Promoting Equality, Tolerance and Respect

Equality, tolerance and respect are integral to a strong, prosperous and civilised society.

Prejudice and discrimination on the grounds of race, ethnicity, nationality, religion or belief deny people their fundamental human rights, limit opportunity for everyone and undermine the cohesion of communities and of wider society.

Schools and colleges and the wider education system have a central role to play in promoting racial justice.

However, since 2010, government policy has stalled or reversed many of the gains made by the education system in recent years.

Free schools

The statutory Public Sector Equality Duty (PSED) was introduced to ensure that schools and colleges play their part in advancing racial equality and tackling discrimination faced by staff and learners.

However, independent research commissioned by the NASUWT proves that many of the free schools opened by the Government are unaware of their duties and obligations under the PSED. [1]

Community cohesion

Schools and colleges have a critical role to play in promoting community cohesion and remain under a legal obligation to do so.

However, reforms introduced in 2010 by the Government mean that Ofsted no longer inspects whether or not they are fulfilling this obligation. [2]

Teachers’ pay and conditions

Schools and colleges should be communities founded on the principles of equality and respect, where discrimination is challenged and diversity is promoted on behalf of all members of these communities - pupils, parents and staff.

Ethnic minority achievement

Evidence obtained by the NASUWT confirms that Black and minority ethnic teachers lag behind their white colleagues in terms of their pay and the fairness with which their performance is managed. [3]

Evidence confirms that dedicated and specialist support for ethnic minority achievement and for pupils with English as an additional language (EAL) has a powerful and positive impact on educational outcomes.

This impact has been undermined by reductions in funding for such support and the abolition by the Government in 2011 of ring-fenced funding provided through the former Ethnic Minority Achievement Grant (EMAG). [4]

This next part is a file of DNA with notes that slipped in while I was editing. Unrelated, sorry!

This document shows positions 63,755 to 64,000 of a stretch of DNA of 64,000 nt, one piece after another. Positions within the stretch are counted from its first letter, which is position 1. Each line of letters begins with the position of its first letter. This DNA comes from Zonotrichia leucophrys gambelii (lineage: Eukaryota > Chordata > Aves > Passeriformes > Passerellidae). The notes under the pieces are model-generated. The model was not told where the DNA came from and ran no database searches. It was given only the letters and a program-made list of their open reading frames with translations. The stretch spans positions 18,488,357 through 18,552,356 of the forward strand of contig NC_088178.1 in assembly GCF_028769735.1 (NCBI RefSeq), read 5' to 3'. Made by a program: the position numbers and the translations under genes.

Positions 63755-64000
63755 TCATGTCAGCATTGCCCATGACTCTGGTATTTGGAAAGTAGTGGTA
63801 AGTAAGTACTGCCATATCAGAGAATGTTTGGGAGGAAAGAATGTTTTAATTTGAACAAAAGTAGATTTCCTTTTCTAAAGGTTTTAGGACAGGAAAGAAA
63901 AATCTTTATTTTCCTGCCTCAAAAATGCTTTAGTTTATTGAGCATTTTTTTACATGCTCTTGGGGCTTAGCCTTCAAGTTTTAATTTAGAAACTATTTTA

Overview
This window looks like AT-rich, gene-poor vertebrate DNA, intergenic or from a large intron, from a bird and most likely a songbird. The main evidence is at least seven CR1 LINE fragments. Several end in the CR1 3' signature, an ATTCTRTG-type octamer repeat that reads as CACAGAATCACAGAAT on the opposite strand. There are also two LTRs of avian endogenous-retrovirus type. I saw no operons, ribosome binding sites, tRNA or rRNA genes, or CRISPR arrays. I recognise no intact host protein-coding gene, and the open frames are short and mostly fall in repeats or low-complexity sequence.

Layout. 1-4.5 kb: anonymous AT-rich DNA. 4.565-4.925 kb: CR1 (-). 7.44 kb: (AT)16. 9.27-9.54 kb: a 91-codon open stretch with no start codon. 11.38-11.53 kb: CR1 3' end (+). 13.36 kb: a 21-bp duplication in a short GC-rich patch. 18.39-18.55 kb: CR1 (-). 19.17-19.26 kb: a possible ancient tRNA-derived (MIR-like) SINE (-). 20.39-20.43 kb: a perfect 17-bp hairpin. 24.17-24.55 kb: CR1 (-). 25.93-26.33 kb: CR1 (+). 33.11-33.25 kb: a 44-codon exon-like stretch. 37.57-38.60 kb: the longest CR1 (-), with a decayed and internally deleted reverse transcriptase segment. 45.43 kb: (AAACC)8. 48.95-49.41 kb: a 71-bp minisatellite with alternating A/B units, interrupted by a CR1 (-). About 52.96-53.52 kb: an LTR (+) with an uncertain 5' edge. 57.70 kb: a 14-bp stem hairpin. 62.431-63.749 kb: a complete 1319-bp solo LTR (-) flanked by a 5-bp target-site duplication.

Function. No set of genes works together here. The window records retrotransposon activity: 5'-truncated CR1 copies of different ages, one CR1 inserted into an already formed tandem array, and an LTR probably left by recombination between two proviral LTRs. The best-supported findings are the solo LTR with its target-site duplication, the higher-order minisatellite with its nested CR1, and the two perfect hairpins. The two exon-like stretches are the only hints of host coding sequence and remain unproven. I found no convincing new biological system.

Tackling racist extremism

Equality and diversity will not be secured while racists and other extremists can use schools and colleges to spread hatred and intolerance.

However, Government Ministers continue to allow members of organisations that promote far-right extremism to serve as teachers and school governors, despite promises made to the contrary.

Hate crime

The number of race hate crimes increased by 15% (up 6,557 to 49,419 offences) between 2014/15 and 2015/16. Over the same period, religious hate crimes increased by 34% (up 1,107 to 4,400 offences). [5]

However, the resources available to the police to prevent and investigate hate crime have been cut significantly. Between 2009 and 2016, the number of full-time equivalent police officers in England and Wales fell from 144,353 to 122,859. [6]

Race and poverty

Poverty and disadvantage can have a profound impact on pupils’ educational achievement.

In the UK today, children from Black communities continue to be affected disproportionately by material disadvantage. The most recent official data shows that Black children are twice as likely to grow up in poverty as their white peers. [7]

Race and future life chances

A child’s ethnicity continues to be closely related to their future life chances.

The most recent official data shows that people from Black backgrounds are more likely to be unemployed and are less likely to obtain a degree or to work in a managerial position. [8]


Footnotes
[1] NASUWT/Race on the Agenda. (2014). Free schools, equality and inclusion. Accessed on 31.05.17.
[2] Department for Education (DfE) (2011). Freedom of Information Act Release: Community Cohesion. Accessed on 31.05.17.
[3] Owen, D. (2017). Report on employment and earnings trends for teachers with protected characteristics between 2010 and 2015. Accessed on 01.06.17.
[4] NASUWT (2012). Ethnic Minority Achievement. Accessed on 01.06.17.
[5] Home Office (2016). Hate Crime, England and Wales, 2015/16. Accessed on 08.06.17.
[6] Travis, A. (2017). 'Simple numbers tell story of police cuts under Theresa May'. The Guardian. (5 June). Accessed on 08.06.17.
[7] Osborne, S. (2016). ‘6 charts that show what its really like to be black or an ethnic minority in Britain’. The Independent (18 August). Accessed on 30.05.17.
[8] ibid.